May I kindly request that you edit the subject/title of this thread to reflect the fact that this behaviour is not a defect, please?
x

Fair request. Done it.

I thought about it already yesterday but I didn't want to change the post in order to reflect my original misunderstanding and the proper corrections by other contributors.

I agree with you tough that the title was misleading, so I removed the mention of "defect" in it. I kept it in the post in order to conserve the thread's narrative and my lesson learnt.

Thanks all for the enlightenment, it also spared me the time to write back and forward to the supplier.


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Thank you very much!

James
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How many people over the last couple of centuries, having taken delivery of a brand new piano - great or small, grand or upright - write letters of complaint, or post in public forums/magazines to report a fault, when they realise that notes at the top of the piano do not sustain? The effect is exactly the same for DP and acoustic. It does sound strange at the crossover point - always has done.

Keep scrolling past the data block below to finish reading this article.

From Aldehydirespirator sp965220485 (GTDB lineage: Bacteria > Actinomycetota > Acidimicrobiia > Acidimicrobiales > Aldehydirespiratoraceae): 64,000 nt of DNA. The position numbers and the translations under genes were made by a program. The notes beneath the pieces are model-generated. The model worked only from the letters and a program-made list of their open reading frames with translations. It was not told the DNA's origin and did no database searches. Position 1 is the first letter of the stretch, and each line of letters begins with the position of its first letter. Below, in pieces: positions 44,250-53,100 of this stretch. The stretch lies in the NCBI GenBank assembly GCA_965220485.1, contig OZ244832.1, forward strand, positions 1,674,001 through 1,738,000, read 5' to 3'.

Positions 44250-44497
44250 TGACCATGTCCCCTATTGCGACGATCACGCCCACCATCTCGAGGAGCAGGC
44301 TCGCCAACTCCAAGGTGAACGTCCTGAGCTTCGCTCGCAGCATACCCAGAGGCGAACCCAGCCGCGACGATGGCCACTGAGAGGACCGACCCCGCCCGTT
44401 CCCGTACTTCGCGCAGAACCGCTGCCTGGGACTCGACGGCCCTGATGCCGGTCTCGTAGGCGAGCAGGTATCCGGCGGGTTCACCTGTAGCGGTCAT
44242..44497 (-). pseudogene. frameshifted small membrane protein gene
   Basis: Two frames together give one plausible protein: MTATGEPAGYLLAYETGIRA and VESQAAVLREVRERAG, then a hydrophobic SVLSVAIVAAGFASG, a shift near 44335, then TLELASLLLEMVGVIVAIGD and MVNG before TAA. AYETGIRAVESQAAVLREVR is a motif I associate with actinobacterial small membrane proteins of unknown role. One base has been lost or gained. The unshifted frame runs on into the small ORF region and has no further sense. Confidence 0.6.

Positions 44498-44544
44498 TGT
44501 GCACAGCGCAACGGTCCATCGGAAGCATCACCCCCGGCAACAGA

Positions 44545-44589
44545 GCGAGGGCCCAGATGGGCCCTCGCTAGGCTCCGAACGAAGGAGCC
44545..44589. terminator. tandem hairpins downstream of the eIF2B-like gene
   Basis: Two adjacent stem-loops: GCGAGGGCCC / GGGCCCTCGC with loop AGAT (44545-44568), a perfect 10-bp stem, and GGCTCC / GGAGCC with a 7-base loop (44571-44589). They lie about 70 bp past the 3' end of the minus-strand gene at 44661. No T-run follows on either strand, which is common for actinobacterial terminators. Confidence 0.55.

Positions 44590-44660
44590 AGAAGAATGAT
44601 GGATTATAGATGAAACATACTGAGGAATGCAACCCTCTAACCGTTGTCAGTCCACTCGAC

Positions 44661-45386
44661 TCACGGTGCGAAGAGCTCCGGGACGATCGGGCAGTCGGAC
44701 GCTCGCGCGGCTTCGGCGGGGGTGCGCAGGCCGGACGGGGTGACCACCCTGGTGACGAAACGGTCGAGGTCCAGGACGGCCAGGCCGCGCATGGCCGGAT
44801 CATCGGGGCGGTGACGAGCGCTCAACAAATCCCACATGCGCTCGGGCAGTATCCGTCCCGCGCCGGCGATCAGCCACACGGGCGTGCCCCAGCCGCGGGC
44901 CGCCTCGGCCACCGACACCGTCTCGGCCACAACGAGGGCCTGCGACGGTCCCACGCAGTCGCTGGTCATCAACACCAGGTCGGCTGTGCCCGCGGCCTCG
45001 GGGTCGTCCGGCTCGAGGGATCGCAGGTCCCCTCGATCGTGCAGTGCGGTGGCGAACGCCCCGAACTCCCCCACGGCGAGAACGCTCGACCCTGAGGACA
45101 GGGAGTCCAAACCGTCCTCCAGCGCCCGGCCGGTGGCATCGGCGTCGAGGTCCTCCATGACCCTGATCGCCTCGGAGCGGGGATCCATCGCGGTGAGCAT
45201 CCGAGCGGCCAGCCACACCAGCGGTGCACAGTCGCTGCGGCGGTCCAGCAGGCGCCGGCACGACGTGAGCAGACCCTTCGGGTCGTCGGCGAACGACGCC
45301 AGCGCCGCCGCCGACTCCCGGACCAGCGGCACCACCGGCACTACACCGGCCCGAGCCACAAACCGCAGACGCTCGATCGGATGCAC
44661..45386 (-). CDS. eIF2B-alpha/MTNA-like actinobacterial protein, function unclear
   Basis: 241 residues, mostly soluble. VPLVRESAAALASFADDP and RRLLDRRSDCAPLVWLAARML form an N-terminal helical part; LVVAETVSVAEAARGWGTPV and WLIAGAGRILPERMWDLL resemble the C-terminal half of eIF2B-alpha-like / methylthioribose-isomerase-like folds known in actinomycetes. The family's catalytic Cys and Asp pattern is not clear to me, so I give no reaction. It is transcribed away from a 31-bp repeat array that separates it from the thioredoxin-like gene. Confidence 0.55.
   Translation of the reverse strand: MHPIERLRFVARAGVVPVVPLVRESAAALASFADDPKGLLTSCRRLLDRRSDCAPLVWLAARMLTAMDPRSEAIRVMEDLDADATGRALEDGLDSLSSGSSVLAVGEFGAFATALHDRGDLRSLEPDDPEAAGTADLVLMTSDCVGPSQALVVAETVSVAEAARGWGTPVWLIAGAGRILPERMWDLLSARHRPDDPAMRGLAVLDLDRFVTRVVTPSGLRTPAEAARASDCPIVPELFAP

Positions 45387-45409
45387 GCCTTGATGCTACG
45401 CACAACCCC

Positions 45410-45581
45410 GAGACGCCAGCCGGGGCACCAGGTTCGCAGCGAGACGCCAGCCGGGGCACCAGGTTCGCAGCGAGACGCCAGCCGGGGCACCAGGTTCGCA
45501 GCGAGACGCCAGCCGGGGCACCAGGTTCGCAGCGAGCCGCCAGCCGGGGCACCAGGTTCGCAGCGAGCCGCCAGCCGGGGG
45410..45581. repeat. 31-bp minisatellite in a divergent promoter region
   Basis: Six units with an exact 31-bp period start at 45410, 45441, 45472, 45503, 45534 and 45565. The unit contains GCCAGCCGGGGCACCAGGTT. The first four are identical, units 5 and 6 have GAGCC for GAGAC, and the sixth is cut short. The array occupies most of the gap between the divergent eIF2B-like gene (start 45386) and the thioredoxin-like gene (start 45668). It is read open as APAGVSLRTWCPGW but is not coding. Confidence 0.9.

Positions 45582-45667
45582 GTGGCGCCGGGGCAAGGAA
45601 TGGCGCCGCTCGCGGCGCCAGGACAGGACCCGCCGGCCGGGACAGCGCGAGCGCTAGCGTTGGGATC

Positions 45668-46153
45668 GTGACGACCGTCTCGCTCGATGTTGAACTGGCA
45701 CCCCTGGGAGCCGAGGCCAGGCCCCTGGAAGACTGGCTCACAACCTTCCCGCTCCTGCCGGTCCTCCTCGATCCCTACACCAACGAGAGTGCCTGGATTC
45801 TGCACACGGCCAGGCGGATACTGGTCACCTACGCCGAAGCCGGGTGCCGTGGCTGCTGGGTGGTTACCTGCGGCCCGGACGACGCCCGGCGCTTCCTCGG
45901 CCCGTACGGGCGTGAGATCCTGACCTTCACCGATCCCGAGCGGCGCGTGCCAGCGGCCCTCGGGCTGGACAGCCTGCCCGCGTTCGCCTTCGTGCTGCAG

Could it be that acoustic piano players are, on average, far less demanding about these details? Including key noise and the minutiae of key action, and slight differences in tone from one note to the next.


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Originally Posted by toddy
How many people over the last couple of centuries, having taken delivery of a brand new piano - great or small, grand or upright - write letters of complaint, or post in public forums/magazines to report a fault, when they realise that notes at the top of the piano do not sustain? The effect is exactly the same for DP and acoustic. It does sound strange at the crossover point - always has done.

Could it be that acoustic piano players are, on average, far less demanding about these details? Including key noise and the minutiae of key action, and slight differences in tone from one note to the next.